By Asha New
Director: Ciro Guerra
A truly surreal experience, Ciro Guerra’s Embrace of the Serpent is based on the accounts and experiences of two explorers and ethnologists: Theodor Koch-Grunberg (1872-1924) and Richard Evans Schultes (1915-2002), as they traverse the Amazonian rainforest looking for the Yakruna plant. In both timelines they are accompanied by Karamakate, an Amazonian native and the last of his tribe, who leads these men to this sacred plant, which has acted as a symbol of reverence and independence for his tribe for many years.
The entirety of the film was shot on location, in the Amazon rainforest. Exploring and travelling through this mostly unknown land is difficult enough but shooting and acting out a whole two-hour movie there is pretty unbelievable. The risk proves rewarding for the audience: the massive landscape shots of the tree line and the Amazon River, and the close-ups of plants and rapids; all of it is rich and intense and pretty damn visually extraordinary. Throughout, the film is able to touch upon both the beauty and horror of this world – which is only elevated by the black-and-white filming and the location where it is set – whilst also keeping firmly grounded in the harsh reality of humanity, due to the characters and the fact that its events are based on true accounts.
The film follows the separate journeys of Theodor in 1901 and Evans in 1940, both searching for the sacred Yakruna plant; Theodor to cure himself from Malaria and Evans for research and historical accountability. There are few recurring characters, yet all get sufficient screen time to enable the viewer to feel invested in both their past and their current journey. The only continuation between the two stories is the shaman, Karamakate, who lives in vivid anger of the white “˜invaders’ who destroyed his tribe and thereby their link with the Yakruna. Through its leads, the film is able to explore many contextual issues such as the divisions between the natives and the white invaders, and how this impacts the various tribes in the rainforest.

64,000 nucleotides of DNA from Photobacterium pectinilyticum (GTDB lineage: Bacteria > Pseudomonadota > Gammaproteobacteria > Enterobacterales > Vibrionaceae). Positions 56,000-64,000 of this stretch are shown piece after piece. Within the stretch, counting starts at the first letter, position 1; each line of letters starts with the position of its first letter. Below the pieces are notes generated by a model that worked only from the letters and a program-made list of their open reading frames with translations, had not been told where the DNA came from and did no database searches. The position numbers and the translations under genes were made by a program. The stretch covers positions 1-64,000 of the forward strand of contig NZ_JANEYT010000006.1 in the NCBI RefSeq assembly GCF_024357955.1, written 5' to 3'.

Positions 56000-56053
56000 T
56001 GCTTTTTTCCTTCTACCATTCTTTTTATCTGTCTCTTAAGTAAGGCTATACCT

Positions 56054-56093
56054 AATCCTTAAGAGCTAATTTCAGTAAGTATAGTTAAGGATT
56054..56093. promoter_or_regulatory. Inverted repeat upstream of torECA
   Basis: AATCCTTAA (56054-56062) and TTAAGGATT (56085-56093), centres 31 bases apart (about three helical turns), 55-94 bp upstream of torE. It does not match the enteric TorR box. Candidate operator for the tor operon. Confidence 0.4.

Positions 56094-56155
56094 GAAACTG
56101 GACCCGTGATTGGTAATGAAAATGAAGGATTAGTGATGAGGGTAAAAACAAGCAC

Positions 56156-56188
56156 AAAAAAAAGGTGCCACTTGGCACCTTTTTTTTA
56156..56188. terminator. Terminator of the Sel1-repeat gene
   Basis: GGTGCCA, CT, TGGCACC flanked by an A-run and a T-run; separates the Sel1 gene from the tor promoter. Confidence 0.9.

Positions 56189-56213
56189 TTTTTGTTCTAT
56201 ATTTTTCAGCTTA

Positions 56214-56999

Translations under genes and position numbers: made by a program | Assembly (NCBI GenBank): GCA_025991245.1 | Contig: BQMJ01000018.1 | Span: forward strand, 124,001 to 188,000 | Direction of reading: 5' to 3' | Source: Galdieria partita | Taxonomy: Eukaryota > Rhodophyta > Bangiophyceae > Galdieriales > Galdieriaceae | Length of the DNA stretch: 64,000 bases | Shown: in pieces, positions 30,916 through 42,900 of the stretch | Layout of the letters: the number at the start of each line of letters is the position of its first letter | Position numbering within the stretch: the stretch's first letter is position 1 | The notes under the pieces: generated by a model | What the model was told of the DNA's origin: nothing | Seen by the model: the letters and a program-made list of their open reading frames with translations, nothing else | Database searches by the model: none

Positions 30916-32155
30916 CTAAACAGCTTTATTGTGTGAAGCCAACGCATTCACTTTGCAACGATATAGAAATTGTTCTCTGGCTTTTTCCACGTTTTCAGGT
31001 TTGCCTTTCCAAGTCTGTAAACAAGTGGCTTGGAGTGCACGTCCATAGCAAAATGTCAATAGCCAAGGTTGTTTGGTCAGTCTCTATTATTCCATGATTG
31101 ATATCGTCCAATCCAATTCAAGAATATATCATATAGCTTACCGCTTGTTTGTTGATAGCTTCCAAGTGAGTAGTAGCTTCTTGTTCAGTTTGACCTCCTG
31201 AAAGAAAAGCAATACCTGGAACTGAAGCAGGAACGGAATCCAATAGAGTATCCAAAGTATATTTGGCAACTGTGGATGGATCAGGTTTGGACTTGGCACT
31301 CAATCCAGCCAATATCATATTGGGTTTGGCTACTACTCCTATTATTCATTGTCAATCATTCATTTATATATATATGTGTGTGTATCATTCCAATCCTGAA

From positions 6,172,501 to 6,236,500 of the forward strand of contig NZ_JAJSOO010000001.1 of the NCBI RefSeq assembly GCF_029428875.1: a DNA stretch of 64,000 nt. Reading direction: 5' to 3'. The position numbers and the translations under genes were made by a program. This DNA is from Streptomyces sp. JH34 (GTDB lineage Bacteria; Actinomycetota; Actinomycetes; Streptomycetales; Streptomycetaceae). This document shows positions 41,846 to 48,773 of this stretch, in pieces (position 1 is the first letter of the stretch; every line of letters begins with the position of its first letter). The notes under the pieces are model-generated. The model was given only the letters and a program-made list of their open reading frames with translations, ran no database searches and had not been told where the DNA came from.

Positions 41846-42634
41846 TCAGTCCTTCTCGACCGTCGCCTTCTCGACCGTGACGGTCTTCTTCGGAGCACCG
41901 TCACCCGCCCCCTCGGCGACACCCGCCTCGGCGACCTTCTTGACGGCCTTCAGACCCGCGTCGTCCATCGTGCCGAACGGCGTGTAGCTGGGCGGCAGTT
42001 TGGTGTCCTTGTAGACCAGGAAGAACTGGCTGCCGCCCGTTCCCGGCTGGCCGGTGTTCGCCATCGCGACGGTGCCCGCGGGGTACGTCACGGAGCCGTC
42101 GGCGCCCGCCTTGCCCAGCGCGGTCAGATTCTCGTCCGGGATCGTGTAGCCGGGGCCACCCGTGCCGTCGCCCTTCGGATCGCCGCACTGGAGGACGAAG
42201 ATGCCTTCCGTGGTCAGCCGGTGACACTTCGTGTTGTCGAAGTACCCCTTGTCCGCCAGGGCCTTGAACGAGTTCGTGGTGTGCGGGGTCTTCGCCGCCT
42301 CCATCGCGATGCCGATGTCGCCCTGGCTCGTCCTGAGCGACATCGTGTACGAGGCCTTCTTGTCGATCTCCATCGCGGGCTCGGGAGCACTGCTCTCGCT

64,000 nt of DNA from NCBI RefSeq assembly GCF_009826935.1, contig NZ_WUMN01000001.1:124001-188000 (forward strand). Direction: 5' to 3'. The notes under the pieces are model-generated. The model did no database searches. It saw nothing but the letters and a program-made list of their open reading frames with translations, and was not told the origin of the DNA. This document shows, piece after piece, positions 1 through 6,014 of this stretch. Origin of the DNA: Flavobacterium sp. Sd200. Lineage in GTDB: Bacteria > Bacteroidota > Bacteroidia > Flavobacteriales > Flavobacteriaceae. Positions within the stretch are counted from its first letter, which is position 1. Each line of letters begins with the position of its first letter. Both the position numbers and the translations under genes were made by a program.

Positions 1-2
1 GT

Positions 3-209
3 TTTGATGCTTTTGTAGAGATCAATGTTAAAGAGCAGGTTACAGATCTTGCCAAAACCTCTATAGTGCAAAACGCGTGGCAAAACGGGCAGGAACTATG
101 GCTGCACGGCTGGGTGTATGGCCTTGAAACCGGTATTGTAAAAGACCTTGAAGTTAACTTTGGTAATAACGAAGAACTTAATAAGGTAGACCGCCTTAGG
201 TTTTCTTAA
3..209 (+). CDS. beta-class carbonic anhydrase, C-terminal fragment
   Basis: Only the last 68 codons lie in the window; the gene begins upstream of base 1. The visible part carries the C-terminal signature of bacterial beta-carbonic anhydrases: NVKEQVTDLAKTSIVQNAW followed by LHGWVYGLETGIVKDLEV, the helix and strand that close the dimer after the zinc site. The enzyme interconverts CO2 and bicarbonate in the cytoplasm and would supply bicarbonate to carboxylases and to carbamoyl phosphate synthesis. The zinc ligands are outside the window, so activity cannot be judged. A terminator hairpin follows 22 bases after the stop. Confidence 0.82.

Throughout the film, the respective natures of Karamakate, Theo, Evan and Theo’s companion Manduca are revealed, uncovering their weaknesses and inner changes. In this strongly character-focused work, we follow the physical journeys of these explorers and their guides whilst also seeing how the interactions between them affects their mind-sets and opinions. Various elements – including Manduca’s background as a rubber plantation worker, Theo’s stopover at a Catholic Mission, and Karamakate and Evans’ divided thoughts on the fate of the cult they encounter – all serve to both provide context to the journey of these characters and force exploration of their ideals and principles. The decisions that these characters make and the effect of their actions may be right or wrong, but they are very clearly influenced by their past experiences, allowing the viewer to really delve into these characters and what this voyage means to them.
Embrace of the Serpent is one of those rare films that walks a fine line between a mysterious and dangerous dream and a harsh yet beautiful reality of the world we live in. It is visually stunning and wonderfully written, with raw and emotive dialogue between characters. The context it brings across is an unwritten history that focuses on the divisions between two cultures and the opinions of those who explore or apparently invade this land. The focus on rubber plantations, Christian missionaries and the continuation of native Amazonian culture provide solid examples of the contextual and historical links conveyed in the film, allowing Guerra to retain a link with reality, so that the feature doesn’t lose itself within the dream-like state it can sometimes portray.
Watch Embrace of the Serpent on FilmDoo.com. (UK & Ireland only)